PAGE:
Copyright 1996, 2003 T. Sheil & A. Sheil All Rights Reserved
The major influence on our appreciation of the Wild West came from two sources: movies and television. As Westerns were popular fare in the 40s and 50s, children had plenty of materials on which to base their play. The toymakers came through with a tremendous variety of figures and accessories. Several offered western forts and covered wagons. Marx's Fort Apache was the premier wild west fort of the time, and MPC had the best selection of wagons. Timmee, Lido, Marx, MPC, Ideal, Giant and a slew of no-name makers produced tremendous numbers of Cowboy, Indian and cavalry figures. Figures were molded in almost every color under the sun.
The standard cowboy wore cowboy boots and a cowboy hat. Most brandished the six-gun; a few carried rifles. In each set was at least one cowboy swinging a lasso. Lasso figures could be mounted or on foot, and they added a special dimension to play. Many a badman found himself captured by the lariat man! If any one item had almost universal applications, it was the lasso. It could snare and enemy, capture a horse, or loop on a rock abutment so cowboys could climb to safety.
Indians were armed in many ways, from the traditional spear, bows-and arrows, tomahawks and knives to six guns and rifles. What set Indians apart was their attire. Almost all wore feathers, be it a single feather in a headband to a full western headdress. And every maker's assortment included the accouterments of several tribes. It was not unusual to find a figure in Iroquois clothing and a Sioux headdress! One common figure to appear in many Western playsets was a very Eastern Mohawk figure. To complete the anachronism, this 18th century hero was part and parcel of a 19th century war!
The special weapon of the Indians was fire arrows. These could set fire to wooden forts and covered wagons. They were the "Indian flamethrower" - a super weapon whose playtime performance far exceeded any real-world counterparts.
MPC's cowboys were ring-hand fellows with separate guns, pistol belts, and hats.
The Cavalry sported either the later US cavalry Uniform, circa 1885, or were merely Civil War Union troops included in a Western set. Kids didn't care, because on black-and-white TV, there was little to distinguish Civil War from later cavalry gear. In both wars, wide-brimmed hats and kepis were common.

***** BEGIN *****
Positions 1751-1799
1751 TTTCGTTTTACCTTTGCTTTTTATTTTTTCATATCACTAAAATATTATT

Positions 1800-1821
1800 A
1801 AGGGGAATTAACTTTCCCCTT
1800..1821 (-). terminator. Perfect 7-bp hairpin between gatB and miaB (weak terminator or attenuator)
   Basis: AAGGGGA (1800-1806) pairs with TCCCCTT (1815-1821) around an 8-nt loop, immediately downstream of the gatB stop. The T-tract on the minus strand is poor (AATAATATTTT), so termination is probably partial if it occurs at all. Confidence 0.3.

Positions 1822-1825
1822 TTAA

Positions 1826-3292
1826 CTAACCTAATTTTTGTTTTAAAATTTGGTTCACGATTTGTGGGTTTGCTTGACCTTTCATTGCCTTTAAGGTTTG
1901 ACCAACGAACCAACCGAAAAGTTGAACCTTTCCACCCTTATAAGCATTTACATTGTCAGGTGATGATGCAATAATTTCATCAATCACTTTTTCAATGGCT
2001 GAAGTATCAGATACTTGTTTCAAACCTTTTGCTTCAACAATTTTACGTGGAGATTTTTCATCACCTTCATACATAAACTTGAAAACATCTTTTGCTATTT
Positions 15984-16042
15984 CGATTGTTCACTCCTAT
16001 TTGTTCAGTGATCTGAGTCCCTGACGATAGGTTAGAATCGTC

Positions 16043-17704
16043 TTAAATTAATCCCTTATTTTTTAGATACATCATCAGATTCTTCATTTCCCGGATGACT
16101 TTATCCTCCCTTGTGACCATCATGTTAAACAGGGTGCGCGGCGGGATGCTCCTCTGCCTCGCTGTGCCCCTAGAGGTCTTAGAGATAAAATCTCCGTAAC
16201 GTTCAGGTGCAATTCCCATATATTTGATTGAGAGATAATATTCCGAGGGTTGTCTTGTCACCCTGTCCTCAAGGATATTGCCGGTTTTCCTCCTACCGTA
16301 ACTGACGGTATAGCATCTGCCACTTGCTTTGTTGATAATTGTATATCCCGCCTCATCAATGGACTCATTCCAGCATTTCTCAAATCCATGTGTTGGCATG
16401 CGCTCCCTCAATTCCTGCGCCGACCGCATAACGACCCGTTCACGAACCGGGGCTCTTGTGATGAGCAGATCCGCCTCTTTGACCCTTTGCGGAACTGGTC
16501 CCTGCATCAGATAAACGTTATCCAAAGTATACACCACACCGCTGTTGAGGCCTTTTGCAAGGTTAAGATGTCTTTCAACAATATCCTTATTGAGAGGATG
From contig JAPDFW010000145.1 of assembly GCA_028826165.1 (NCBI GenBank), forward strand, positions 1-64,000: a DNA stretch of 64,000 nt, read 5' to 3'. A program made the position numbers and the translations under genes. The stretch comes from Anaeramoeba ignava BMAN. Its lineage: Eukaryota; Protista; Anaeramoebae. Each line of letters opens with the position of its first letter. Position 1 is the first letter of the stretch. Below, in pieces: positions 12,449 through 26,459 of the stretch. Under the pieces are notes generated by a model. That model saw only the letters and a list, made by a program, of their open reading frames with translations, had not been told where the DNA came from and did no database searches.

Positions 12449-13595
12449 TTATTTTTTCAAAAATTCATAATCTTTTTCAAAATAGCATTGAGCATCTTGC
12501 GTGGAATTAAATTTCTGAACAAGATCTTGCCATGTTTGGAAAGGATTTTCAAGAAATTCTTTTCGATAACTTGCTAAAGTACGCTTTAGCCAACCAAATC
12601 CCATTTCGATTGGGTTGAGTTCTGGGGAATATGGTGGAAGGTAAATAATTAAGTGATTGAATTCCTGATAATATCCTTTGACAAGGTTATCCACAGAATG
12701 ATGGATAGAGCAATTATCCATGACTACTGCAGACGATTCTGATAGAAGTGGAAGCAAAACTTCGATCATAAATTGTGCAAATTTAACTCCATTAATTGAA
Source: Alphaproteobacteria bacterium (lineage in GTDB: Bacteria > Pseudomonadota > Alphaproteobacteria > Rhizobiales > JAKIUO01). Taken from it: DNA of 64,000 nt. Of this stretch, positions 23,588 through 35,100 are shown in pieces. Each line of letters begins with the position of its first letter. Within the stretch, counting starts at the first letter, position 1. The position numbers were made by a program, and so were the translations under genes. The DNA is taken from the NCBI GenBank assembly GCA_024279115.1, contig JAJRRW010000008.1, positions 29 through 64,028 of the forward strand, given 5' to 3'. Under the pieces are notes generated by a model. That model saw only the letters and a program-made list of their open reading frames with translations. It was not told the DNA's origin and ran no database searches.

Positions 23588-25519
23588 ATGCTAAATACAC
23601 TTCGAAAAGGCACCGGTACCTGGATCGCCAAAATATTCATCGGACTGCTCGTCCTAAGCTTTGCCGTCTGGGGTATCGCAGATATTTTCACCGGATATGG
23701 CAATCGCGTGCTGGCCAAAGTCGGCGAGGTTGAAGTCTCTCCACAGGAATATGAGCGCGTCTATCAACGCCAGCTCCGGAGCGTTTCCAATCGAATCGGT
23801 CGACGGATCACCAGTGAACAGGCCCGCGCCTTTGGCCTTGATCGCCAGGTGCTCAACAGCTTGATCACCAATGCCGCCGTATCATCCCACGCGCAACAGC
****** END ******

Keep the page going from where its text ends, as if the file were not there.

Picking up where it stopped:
Three Indians were sure to show up in every battle: Geronimo, a long-time favorite, Cochise, known from a TV series called Broken Arrow, and Tonto, the partner of the Lone Ranger. These three were heroes, even if the Indians were supposed to be the bad guys in our games.
Marx was the undoubted master of Wild West toys. Its Fort Apache was the premier wild west set. In the early 1960s, this set came with a plastic fort, tin-litho barracks, cannon, well and other accessories, plus Indians, a few mounted cavalrymen, and a mix of Davy Crockett and Cavalry figures. One earlier version's walls were tin-litho; a later version was actually a briefcase that opened into the fort. Later, new cavalry figures replaced the Davy Crockett frontiersmen. Fort Apache was without doubt the grand playset of all time.
Several companies tried to equal Marx's set. MPC's set included covered wagons and a smaller fort made of soft plastic, for instance. I have seen recent forts made along the same lines. It is always a wooden fort similar to those seen in the movies. Many Indians are recasts and copies - some better than others - of Marx Indians, along with a few odd types cloned from Timpo, Giant, Ideal, or any of a dozen nondescript makers. Cavalry figures vary, too. I've seen clones of Marx, Timpo, Airfix and others.
We found that several makers still produce bags of Cowboys and Indians. There are several playsets, as well - usually centered around a Western cavalry fort. Marx has re-issued two types of Fort Apache. One is the fort with the hard plastic fence sections, another being the tin-litho version. Redbox has its own Fort Buffalo, a western fort with clones of Airfix Cowboys and Indians.
Several companies offer their own sets. As mentioned above, they are mainly clones of Airfix, Timpo and Marx. Clones vary in quality and detail. We've seen some that retain high detail, and others that are little better than plastic lumps. One bag from Jar Ru had so many flash spurs that we needed a pocketknife before they looked normal. The amazing thing is how many cowboys and Indians are cloned from Airfix. It is hard to find original figures from other makers.
A sad note - John from Long Island mentioned that kids don't play cowboys and Indians any more - they don't even know how to play it. When coaching a flag football team, he told kids that buckling on the protective gear was just like buckling on a belt for a six-shooter. His explanation went right over their leads. The kids had no concept of gun belts or cowboys. Supporting evidence was on the shelves of Toys R Us. Soldiers moved well enough, but the Western sets went almost untouched. In the 50s and 60s, the stores couldn't restock them fast enough! Today, Western sets and cowboys and Indians languish on store shelves. As we say in New York, "Ya gotta wonder...."
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